Conceptual Models For Explaining And Intervening In Violence

This page is part of the Health effects of violence project.

The CDC uses the social ecological model to understand why violence occurs [2]. This model illustrates that public health problems such as violence do not occur in isolation, but instead are the result of a complex interplay of "risk factors" and "protective factors" at multiple levels of influence. "Risk factors" increase the vulnerability of an individual to perpetrate violence or to be victimized by violence, and "protective factors" decrease vulnerability and promote non-violence. For instance, to understand teen dating violence, risk factors for perpetration at an individual level include unhealthy beliefs about masculinity and desire for power and control in relationships, at the family level, exposure to violence in the home and harsh parenting practices, at the community level, association with aggressive peers and a lack of social sanctions for violent behavior, and at the societal level, media images that normalize violence against women.

Chart of nested spheres of influence, showing individual surrounded by relationships, surrounded by community, surrounded by society. Image from

The feminist theory of "rape culture" argues that sexual violence is the result of a complex system of beliefs and norms that encourage male aggression and support a continuum of forms of violence against women [1]. This challenges the traditional notion that sexual violence is inevitable or an act of individual deviance, as opposed to the foreseeable outcome of societal norms that can be changed.

In her book Arrested Justice: Black Women, Violence and America's Prison Nation, Dr. Beth Richie [4] uses the "violence matrix" to illustrate how multiple forms of violence play out in Black women's lives. She argues that it is critical to examine the role of the state in increasing the vulnerability of Black women to interpersonal violence (see sections on mass incarceration and neoliberalism). Richie also describes how the overreliance of the mainstream anti-violence movement on the criminal legal system, as well as the marginalization of women of color within the movement, has only furthered Black women's vulnerability to violence.

Physical Assault Sexual Assault Social Disenfranchisement
Intimate Households Direct physical assaults by intimate partners or household members, victim retaliation Sexual aggression by intimate partners or household members Emotional abuse and manipulation by intimate partners or household members, forced use of drug and alcohol, isolation and economic abuse
Community Assaults by neighbors, lack of bystander intervention, availability of weapons Sexual harassment, acquaintance rape, gang rape, trafficking into sex industry, stalking Degrading comments, hostile neighborhood conditions, hostile or unresponsive school and work environments, residential segregation, lack of social capital, threat of violence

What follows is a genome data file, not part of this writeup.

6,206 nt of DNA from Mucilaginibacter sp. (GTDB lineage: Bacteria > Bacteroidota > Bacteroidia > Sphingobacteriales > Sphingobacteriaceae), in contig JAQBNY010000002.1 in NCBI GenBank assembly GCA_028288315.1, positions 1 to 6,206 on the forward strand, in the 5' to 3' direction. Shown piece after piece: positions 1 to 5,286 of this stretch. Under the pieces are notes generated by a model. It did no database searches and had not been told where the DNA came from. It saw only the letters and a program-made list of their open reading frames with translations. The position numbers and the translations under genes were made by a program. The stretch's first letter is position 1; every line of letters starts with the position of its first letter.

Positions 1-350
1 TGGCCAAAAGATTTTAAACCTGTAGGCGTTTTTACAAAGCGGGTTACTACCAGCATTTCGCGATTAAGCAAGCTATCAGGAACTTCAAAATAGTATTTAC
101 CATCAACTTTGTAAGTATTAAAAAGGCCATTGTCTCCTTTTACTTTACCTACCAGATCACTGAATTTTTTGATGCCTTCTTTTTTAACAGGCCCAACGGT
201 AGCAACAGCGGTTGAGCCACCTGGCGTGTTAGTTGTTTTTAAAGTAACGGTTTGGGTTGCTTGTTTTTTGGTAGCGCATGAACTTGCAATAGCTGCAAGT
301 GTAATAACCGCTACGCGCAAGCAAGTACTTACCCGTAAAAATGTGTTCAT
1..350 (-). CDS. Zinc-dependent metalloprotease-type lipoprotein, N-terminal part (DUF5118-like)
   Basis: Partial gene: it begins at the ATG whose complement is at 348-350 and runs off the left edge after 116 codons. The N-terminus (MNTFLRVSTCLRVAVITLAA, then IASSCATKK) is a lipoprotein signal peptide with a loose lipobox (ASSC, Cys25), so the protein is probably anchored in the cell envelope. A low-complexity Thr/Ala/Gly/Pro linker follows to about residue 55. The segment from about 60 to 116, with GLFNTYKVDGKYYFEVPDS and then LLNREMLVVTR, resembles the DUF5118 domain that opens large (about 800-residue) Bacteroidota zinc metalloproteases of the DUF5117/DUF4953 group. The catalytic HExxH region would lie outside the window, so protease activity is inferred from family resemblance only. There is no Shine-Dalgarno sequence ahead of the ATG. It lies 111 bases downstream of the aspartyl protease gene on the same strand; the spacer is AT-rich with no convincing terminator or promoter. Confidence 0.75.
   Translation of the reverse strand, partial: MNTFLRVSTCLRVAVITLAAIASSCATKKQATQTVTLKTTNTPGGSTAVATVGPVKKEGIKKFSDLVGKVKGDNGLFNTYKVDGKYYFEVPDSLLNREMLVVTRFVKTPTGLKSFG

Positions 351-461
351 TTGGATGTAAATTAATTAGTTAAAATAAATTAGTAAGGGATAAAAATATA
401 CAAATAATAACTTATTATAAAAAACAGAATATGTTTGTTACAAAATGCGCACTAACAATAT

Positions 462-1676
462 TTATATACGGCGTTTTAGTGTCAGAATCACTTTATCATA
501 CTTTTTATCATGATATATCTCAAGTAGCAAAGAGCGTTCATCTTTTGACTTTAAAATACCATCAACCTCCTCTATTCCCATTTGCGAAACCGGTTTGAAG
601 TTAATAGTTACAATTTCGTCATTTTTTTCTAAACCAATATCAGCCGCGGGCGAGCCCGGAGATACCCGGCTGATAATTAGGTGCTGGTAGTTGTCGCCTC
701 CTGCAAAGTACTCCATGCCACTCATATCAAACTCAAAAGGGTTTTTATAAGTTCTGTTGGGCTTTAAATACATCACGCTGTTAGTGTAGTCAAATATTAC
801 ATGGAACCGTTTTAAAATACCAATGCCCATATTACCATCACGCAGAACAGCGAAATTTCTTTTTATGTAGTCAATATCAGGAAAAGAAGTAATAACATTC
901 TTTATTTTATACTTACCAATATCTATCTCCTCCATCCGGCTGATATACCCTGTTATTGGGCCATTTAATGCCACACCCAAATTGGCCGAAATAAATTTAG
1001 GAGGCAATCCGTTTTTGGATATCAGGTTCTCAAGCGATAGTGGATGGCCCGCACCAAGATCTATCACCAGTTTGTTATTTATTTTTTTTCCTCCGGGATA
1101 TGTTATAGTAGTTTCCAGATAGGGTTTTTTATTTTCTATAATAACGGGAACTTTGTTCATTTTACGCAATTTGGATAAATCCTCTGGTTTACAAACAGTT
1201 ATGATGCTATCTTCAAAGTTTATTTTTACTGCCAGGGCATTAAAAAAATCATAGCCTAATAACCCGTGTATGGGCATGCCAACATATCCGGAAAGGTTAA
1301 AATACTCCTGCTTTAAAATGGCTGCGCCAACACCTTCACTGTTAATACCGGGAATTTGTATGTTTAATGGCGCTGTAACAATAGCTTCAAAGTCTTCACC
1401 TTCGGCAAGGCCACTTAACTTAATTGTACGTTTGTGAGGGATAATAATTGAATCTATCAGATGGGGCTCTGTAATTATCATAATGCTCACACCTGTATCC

Social Sphere Stranger assault, state violence (e.g. police), gun control policies Stranger rape, coerced sterilization, unwanted exposure to pornography Negative media images, denial of significance of victimization, degrading encounters with public agencies, victim blaming, lack of affordable housing, lack of employment and health care, mistrust of public agencies, poverty

In their 2010 report on the social determinants of health, the World Health Organization [5] puts forth a conceptual framework that outlines how the "structural determinants of health" — the social, economic, and political mechanisms in a given society — in turn distribute the "social determinants of health" — stratifications by income, education, gender, race/ethnicity, and other factors—inequitably within a population, resulting in differential vulnerability to health risks. This framework can be applied to understand how health inequities in terms of violence and traumatic stress occur.

In her book "Trauma and Recovery" Dr. Judith Herman [3] argues that the study of trauma is inherently political: "The study of war trauma becomes legitimate only in a context that challenges the sacrifices of young men in war. The study of trauma in sexual and domestic life becomes legitimate only in the context that challenges the subordination of women and children." (p.9) Further, she argues that "repression, dissociation, and denial are phenomena of social as well as individual consciousness" (p.9), and in studying trauma, bearing witness to horror and honoring "unspeakable" truths, one inherently confronts perpetrators who use silence, secrecy, and the "appeal to the universal desire to see, hear, and speak no evil" to promote forgetting and avoid accountability (p.8)

Related Topics

This page is part of the Health effects of violence project.

See also:

1. Buchwald, E.; Fletcher, P.; Roth, M. (1993). Transforming a Rape Culture. Minneapolis: Milkweed Editions.
2. Centers for Disease Control and Prevention (2013, Dec. 27). The Social-Ecological Model: A Framework For Prevention. CDC: National Center for Injury Prevention and Control. Atlanta: CDC. Retrieved January 16, 2014 from
3. Herman, J. (1992). Trauma and Recovery: The Aftermath of Violence—from Domestic Abuse to Political Terror. New York: Basic Books.
4. Richie, B. (2012). Arrested Justice: Black Women, Violence, and America's Prison Nation. New York: New York University Press.
5. World Health Organization's Committee on the Social Determinants of Health. A Conceptual Framework for Action on the Social Determinants of Health: Social determinants of health discussion paper 2. Debates, policy & practice, case studies. Geneva, Switzerland. 2010.
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